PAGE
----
A mother’s kitchen

Baking with children stirs up priceless Christmas memories, writes columnist Ursula Maxwell-Lewis

A mother’s kitchen

This is what’s left of my first cook book. My mother has noted inside: “Ursula’s first Cook Book. Clarkson, Ontario. She was about 7, and spelt sugar ‘shooger’.”

I can imagine her chuckling at my phonetic spelling. Thankfully both my spelling, and cooking, improved.

Clearly the book was popular. It was first published in 1932, and republished in 1945.http://webpapersadmin.bcnewsgroup.com/portals/uploads/cloverdale/.DIR288/wUrsula-sCookBook.jpg

Since all the ingredients would have still been rationed when we left Britain, it must have been a Canadian purchase.

On page 1, Rules for Little Cooks, instructs mini-chef to: Wash your hands. Put on your apron. Read your recipe carefully.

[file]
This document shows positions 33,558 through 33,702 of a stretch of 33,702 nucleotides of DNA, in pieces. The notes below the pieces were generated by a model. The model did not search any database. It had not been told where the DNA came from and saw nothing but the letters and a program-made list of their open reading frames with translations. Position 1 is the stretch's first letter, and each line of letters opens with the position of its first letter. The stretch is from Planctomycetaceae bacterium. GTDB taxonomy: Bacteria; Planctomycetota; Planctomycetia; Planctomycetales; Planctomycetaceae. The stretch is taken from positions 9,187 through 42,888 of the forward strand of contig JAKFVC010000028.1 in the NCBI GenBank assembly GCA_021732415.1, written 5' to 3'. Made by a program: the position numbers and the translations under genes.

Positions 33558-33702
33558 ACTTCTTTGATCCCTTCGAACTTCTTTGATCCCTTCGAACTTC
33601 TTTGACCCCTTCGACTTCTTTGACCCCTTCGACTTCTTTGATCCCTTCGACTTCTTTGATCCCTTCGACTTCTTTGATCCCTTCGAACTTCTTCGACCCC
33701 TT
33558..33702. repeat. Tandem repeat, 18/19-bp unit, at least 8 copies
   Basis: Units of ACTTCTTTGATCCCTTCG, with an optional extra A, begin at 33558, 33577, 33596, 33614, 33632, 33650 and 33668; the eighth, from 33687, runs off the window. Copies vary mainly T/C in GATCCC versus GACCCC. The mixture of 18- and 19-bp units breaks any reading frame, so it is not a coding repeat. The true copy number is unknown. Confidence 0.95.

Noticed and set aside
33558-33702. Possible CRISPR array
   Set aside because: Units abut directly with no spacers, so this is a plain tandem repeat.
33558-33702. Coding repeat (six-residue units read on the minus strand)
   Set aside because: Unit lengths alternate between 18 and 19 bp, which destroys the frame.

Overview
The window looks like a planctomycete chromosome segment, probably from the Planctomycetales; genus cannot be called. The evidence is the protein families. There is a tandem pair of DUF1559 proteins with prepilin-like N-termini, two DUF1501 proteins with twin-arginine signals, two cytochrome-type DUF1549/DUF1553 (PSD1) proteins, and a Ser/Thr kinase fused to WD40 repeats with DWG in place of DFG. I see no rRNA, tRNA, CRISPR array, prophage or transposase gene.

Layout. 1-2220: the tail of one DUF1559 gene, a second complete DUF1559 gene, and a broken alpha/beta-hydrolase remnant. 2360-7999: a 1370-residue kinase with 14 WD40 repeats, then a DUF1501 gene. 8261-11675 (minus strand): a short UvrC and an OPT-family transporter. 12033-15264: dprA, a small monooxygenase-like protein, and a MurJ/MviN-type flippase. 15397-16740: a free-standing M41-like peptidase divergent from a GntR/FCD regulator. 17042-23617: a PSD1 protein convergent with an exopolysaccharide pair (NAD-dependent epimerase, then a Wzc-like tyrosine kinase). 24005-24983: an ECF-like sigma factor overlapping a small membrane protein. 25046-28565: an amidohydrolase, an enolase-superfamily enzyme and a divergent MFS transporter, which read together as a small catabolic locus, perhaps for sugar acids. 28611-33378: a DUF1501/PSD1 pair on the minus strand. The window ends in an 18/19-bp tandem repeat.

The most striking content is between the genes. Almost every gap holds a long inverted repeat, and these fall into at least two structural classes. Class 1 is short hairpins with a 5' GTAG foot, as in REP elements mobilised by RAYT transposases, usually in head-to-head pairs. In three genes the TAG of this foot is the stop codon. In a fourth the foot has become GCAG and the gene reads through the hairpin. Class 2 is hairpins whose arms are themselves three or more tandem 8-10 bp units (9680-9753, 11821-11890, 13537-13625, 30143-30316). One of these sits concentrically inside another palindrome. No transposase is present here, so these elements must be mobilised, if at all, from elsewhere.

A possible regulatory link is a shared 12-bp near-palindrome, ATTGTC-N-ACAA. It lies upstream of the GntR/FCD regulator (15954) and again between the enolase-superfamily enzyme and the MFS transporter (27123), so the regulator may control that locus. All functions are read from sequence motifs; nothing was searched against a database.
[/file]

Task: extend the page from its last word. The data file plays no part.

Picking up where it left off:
Correct table setting is emphasized. The closing instruction is: “Sweep the kitchen and leave it in order.”

Recipes include Fairy Gingerbread, Old King Cole Spinach, Circus Salad, and Penuche.

Measurements and implements are all clearly sketched to compensate for the cook’s limited reading skills.

***

Baking with children, particularly for holidays, stirs up priceless family memories.

My son, Derek, and youngest daughter, Hilary, are both good main course cooks. Helene, my eldest daughter, prefers baking with an eye for decorating.

Licking baking bowls, spoons, and Mixmaster beaters were talents honed early. Punching down newly risen bread dough was, I think, their favourite baking ‘job’.

To this day all three insist that Christmas Wife Saver is a tradition. Although all are now in their own Alberta homes, Christmas Eve will find each of them layering whipped eggs and cream, ham or bacon, bread and cheese in a baking pan.

On Christmas morning, while presents are being unwrapped, the scent of CWS baking will waft through their houses, just as it did when they were kids.

***